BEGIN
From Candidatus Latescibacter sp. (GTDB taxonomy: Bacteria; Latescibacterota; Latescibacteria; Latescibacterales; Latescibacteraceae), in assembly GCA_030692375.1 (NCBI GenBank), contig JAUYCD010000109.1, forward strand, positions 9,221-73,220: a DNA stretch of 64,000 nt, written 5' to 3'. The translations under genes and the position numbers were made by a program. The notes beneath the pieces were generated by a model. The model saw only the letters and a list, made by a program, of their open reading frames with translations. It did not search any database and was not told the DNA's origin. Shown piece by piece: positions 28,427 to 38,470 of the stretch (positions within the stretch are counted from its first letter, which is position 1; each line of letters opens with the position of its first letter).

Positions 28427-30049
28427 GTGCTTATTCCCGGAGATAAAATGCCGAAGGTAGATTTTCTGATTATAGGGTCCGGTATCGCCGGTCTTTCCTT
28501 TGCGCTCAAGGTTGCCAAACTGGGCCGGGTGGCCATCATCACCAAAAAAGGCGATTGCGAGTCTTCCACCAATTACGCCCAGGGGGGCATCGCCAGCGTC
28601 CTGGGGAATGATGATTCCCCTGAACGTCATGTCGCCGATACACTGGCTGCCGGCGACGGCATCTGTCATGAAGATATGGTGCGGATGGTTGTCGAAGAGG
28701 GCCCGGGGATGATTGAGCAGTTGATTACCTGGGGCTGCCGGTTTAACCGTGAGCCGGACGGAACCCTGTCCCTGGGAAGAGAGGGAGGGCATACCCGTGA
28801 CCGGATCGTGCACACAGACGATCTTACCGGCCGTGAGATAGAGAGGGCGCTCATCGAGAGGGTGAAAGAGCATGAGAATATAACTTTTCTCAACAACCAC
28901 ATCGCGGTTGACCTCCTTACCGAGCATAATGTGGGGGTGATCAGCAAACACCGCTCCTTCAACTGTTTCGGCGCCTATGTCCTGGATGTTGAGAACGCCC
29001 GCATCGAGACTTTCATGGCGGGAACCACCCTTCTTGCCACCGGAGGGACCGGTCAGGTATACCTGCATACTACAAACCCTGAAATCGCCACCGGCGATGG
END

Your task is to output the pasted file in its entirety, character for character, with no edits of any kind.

From Candidatus Latescibacter sp. (GTDB taxonomy: Bacteria; Latescibacterota; Latescibacteria; Latescibacterales; Latescibacteraceae), in assembly GCA_030692375.1 (NCBI GenBank), contig JAUYCD010000109.1, forward strand, positions 9,221-73,220: a DNA stretch of 64,000 nt, written 5' to 3'. The translations under genes and the position numbers were made by a program. The notes beneath the pieces were generated by a model. The model saw only the letters and a list, made by a program, of their open reading frames with translations. It did not search any database and was not told the DNA's origin. Shown piece by piece: positions 28,427 to 38,470 of the stretch (positions within the stretch are counted from its first letter, which is position 1; each line of letters opens with the position of its first letter).

Positions 28427-30049
28427 GTGCTTATTCCCGGAGATAAAATGCCGAAGGTAGATTTTCTGATTATAGGGTCCGGTATCGCCGGTCTTTCCTT
28501 TGCGCTCAAGGTTGCCAAACTGGGCCGGGTGGCCATCATCACCAAAAAAGGCGATTGCGAGTCTTCCACCAATTACGCCCAGGGGGGCATCGCCAGCGTC
28601 CTGGGGAATGATGATTCCCCTGAACGTCATGTCGCCGATACACTGGCTGCCGGCGACGGCATCTGTCATGAAGATATGGTGCGGATGGTTGTCGAAGAGG
28701 GCCCGGGGATGATTGAGCAGTTGATTACCTGGGGCTGCCGGTTTAACCGTGAGCCGGACGGAACCCTGTCCCTGGGAAGAGAGGGAGGGCATACCCGTGA
28801 CCGGATCGTGCACACAGACGATCTTACCGGCCGTGAGATAGAGAGGGCGCTCATCGAGAGGGTGAAAGAGCATGAGAATATAACTTTTCTCAACAACCAC
28901 ATCGCGGTTGACCTCCTTACCGAGCATAATGTGGGGGTGATCAGCAAACACCGCTCCTTCAACTGTTTCGGCGCCTATGTCCTGGATGTTGAGAACGCCC
29001 GCATCGAGACTTTCATGGCGGGAACCACCCTTCTTGCCACCGGAGGGACCGGTCAGGTATACCTGCATACTACAAACCCTGAAATCGCCACCGGCGATGG